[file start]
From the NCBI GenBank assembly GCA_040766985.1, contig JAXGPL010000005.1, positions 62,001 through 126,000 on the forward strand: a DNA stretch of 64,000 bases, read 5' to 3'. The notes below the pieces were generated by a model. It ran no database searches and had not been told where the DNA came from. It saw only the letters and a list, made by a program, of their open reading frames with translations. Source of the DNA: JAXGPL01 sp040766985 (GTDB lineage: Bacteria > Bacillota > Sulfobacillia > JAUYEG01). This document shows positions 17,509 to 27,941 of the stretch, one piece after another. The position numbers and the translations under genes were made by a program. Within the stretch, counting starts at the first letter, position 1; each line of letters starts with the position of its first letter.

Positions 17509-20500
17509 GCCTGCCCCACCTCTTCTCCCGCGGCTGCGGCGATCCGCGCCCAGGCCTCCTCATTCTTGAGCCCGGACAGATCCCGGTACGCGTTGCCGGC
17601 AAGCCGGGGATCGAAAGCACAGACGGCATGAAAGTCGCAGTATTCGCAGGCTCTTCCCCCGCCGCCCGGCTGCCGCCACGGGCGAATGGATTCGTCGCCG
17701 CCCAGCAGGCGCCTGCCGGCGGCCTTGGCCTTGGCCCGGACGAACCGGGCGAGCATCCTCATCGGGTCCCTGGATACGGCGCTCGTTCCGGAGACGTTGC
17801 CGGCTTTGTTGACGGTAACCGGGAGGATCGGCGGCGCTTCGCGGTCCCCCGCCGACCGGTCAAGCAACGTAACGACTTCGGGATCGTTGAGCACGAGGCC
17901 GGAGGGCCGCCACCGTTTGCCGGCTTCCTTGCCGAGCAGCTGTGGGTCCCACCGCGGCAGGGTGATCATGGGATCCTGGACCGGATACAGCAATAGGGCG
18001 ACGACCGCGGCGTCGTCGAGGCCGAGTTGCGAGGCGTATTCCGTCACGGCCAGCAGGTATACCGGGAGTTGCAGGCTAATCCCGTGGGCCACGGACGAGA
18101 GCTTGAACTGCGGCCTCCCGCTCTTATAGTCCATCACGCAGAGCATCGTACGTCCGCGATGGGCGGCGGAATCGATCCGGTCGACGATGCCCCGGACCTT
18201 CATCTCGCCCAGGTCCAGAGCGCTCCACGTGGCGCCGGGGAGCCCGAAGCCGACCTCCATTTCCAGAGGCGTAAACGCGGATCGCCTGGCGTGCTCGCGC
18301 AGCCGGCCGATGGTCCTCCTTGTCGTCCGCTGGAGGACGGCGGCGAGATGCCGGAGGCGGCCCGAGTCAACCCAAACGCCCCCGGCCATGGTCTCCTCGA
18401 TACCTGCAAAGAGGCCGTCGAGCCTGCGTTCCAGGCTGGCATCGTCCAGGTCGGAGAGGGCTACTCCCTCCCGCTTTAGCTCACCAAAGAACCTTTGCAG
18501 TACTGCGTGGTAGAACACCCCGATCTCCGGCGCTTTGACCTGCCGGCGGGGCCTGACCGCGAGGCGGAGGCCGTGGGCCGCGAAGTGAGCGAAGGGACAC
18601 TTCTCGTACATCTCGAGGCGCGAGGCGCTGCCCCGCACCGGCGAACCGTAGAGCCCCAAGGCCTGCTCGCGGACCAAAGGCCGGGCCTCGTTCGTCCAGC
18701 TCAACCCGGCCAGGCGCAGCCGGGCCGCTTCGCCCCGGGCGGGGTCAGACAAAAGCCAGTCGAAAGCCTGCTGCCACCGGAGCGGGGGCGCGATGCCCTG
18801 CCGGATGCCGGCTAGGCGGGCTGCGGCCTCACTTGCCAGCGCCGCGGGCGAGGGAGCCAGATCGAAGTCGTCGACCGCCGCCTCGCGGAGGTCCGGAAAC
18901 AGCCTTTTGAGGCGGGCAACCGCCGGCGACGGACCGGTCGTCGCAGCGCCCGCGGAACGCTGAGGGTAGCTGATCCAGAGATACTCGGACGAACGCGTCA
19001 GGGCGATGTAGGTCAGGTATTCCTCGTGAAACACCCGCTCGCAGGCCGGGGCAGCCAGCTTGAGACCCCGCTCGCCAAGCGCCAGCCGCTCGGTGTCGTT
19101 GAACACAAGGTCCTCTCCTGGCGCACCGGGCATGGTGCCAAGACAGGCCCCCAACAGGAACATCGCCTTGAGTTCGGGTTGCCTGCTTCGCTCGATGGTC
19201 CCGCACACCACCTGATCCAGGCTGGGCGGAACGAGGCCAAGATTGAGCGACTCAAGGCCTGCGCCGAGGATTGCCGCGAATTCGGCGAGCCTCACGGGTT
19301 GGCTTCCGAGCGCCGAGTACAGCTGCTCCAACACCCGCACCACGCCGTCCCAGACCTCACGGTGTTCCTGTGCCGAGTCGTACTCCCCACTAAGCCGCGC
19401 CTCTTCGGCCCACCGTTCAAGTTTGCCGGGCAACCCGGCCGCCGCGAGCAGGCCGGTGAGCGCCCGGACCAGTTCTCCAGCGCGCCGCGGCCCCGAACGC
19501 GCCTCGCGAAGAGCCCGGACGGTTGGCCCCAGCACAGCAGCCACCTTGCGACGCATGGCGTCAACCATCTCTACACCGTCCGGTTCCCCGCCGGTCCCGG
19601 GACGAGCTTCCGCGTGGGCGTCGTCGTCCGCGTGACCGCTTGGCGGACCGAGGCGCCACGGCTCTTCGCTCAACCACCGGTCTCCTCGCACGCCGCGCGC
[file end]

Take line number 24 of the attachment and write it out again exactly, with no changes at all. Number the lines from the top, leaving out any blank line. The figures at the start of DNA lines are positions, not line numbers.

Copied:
19601 GACGAGCTTCCGCGTGGGCGTCGTCGTCCGCGTGACCGCTTGGCGGACCGAGGCGCCACGGCTCTTCGCTCAACCACCGGTCTCCTCGCACGCCGCGCGC